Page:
This is what an ambitious, self-assured début sounds like. Earth Room build a world of their own imagination by drawing from experimental sounds of the past.
Release date: October 21, 2022 | Relative States | Bandcamp
Earth Room is the perfect example of a glorious project born from happenstance. Formed in New York City by guitarist Ezra Feinberg along with synthesist and percussionist John Thayer and Robbie Lee on woodwinds and electronics, they came together after Feinberg was asked to put together a two-hour chill-out performance at a nightclub in early 2019. Since he himself did not have enough material at hand to cater to a crowd of beanbag-seated club-goers looking for a good time, he asked Thayer and Lee to accompany him, and to abuse a bitterly flogged aphorism, the rest is history.
What followed was a set of largely improvised music, which laid the foundation of the Earth Room we know and hear today. Thank whatever deity was in charge that day for that stroke of ingenuity! Now, named after the famous Walter De Maria art installation and influenced by Jon Hassell’s expansive ‘Fourth World’ experimentalism, Miles Davis’ electric period, and German space rock (which we all know to be Kosmische Musik by now), the trio are set to release their self-titled début record upon our unsuspecting ears. Well, *your* unsuspecting ears at least – I’ve been having my mind blown by Earth Room for a while now.
Painstakingly assembled over the pandemic period (I know, I can’t wait to never speak of it again either) from a set of jam sessions carried out before the big C decided to kill everyone’s buzz, Earth Room is a free-flowing, mind-expanding jewel of a record. It’s the exact kind of music I would imagine to work wonders in the aforementioned environment that marks its inception point. Album opener “Bridges of Waves” should ideally be all that’s needed to convince you of the veracity of my claims. Over its 10-minute runtime, it builds from soft, tinkling electronics and percussion, interspersed with warm woodwinds, into elating sheets of pure sound that seem to tap into the beauty and consciousness of the universe itself. The interplay between the instruments and electronics makes this song a true minimalist masterpiece, and one hell of an opening statement.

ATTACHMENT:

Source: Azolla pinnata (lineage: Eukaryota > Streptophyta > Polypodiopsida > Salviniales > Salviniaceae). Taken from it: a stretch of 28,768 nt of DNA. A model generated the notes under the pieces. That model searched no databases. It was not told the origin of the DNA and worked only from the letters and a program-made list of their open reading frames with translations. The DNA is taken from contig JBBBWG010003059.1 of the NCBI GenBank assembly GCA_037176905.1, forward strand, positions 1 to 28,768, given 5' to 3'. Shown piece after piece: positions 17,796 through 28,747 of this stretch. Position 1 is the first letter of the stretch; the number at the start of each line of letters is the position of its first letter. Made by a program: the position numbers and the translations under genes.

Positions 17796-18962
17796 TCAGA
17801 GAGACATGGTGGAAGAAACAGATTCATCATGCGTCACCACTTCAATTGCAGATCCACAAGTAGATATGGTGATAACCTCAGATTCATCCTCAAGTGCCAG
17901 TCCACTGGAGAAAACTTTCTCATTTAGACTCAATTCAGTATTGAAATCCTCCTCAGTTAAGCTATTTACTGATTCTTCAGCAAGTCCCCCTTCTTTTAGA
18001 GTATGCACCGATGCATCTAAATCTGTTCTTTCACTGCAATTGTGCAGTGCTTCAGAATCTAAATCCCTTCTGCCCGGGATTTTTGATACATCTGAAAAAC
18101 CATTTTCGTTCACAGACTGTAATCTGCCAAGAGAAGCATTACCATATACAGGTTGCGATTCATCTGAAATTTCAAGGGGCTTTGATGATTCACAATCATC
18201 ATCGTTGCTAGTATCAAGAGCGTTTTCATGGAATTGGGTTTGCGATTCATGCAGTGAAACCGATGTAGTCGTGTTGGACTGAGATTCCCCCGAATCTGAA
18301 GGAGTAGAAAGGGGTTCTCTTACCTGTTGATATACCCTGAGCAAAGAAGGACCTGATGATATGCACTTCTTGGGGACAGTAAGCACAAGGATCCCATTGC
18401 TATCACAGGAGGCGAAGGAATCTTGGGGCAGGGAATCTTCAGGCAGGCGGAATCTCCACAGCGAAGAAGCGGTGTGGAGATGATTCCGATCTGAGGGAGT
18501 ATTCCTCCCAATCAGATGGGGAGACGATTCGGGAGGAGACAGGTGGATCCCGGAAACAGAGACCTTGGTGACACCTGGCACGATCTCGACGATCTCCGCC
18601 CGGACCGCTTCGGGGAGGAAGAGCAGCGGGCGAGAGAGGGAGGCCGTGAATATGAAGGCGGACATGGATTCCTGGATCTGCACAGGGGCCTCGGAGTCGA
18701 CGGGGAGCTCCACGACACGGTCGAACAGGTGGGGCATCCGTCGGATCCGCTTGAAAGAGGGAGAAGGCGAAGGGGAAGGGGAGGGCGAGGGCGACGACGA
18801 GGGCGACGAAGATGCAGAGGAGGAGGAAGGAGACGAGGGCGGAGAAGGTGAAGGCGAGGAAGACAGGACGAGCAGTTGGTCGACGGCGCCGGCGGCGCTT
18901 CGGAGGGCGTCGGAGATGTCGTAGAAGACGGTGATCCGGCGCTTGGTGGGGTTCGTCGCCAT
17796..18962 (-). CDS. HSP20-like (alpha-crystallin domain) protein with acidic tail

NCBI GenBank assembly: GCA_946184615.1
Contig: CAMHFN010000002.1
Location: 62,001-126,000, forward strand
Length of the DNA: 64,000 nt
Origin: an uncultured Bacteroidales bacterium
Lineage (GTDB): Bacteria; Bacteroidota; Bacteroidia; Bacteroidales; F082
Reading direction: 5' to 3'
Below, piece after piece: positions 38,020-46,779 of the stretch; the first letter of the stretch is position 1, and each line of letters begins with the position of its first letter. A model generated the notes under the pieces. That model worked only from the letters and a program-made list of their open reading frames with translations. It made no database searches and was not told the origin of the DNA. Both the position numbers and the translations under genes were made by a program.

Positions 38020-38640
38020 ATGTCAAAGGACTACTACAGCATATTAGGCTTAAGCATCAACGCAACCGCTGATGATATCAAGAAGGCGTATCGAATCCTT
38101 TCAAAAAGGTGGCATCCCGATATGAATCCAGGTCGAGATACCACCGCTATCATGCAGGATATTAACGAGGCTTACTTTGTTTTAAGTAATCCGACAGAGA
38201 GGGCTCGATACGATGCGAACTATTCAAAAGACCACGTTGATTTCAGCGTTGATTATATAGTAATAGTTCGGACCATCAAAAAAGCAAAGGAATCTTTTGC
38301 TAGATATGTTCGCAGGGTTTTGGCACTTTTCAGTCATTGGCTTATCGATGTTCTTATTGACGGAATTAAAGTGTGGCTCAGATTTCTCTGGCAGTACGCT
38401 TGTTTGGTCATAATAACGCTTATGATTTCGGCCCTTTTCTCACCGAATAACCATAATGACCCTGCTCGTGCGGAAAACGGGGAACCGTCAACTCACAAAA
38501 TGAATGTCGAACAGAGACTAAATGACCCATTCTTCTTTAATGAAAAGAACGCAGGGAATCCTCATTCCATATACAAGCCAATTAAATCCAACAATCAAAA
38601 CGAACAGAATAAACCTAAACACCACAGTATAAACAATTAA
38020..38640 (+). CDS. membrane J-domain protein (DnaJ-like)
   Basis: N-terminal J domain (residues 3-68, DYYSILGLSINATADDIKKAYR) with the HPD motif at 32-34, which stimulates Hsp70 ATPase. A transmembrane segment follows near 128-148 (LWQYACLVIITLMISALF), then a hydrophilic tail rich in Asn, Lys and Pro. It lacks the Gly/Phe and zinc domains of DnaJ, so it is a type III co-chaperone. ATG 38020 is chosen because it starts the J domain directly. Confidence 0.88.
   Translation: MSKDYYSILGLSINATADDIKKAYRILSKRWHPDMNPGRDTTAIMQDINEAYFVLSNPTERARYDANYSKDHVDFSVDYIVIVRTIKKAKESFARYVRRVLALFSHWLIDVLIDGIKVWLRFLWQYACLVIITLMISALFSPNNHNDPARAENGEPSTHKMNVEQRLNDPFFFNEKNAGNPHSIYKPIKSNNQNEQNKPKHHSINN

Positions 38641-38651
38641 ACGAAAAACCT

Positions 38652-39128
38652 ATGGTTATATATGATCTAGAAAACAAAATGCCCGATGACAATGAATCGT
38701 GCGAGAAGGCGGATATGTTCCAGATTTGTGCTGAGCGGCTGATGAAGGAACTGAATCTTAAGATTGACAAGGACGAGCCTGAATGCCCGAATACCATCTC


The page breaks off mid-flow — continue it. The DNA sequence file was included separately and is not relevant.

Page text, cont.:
The production here is nothing to sneeze at, either. You’d be hard-pressed to list off even a handful of better-sounding records from recent memory, at least within this realm of music. This carries on throughout the rest of Earth Room; everything sounds and feels immaculate. “Within The Field” is a rhythmic powerhouse with an infectious bass line, while “Sound On Sound (Bass Clarinet)” conjures contemplative magic from a simple premise: ‘Robbie improvising as John worked the sound-on-sound tape machine, fragmenting and recombining the melodies in real time’.
“Empty Way / Full Way” brings the jazz component of the band’s sound to the forefront for the first time, and it immediately hits on a timeless vibration close to what Miles Davis envisioned with On The Corner or Get Up With It. In mixing fusion jazz with ambient electronics, Krautrock rhythms, and hints of world music, Earth Room hit another high point of their self-titled debut release. From there, “Biophony” (the shortest of six tracks) builds on acoustic guitars, percussion, and synths while unleashing the odd primordial wail of woodwinds. “Owl Lights” closes Earth Room with a comforting 6-minute synth drone, augmented by various cymbals, shakers, bells, and wind instruments.
Much like the experimental art that gave the project its name, Earth Room presents an equally enlightening and grounding (pun totally not intended, you guys) influence in the effervescence of a society that’s hell-bent on accelerating until the wheels come off. Feinberg, Lee, and Thayer are a formidable unit of experienced players that, for all their obvious skill on an individual level, seem to have an almost intuitive connection – not in the esoteric, mystical sense; they’re just really in tune with each other’s predilections, apparently. That’s hard enough to come by. Earth Room the band is a beautifully prismatic project, and Earth Room the album exactly what I wanted to hear at this very point in my life. It’s grounded in various traditions but reaches for the stars with its own imagination, and I can’t wait to hear what they dream up next.
Band pictures courtesy of Daniel Murphy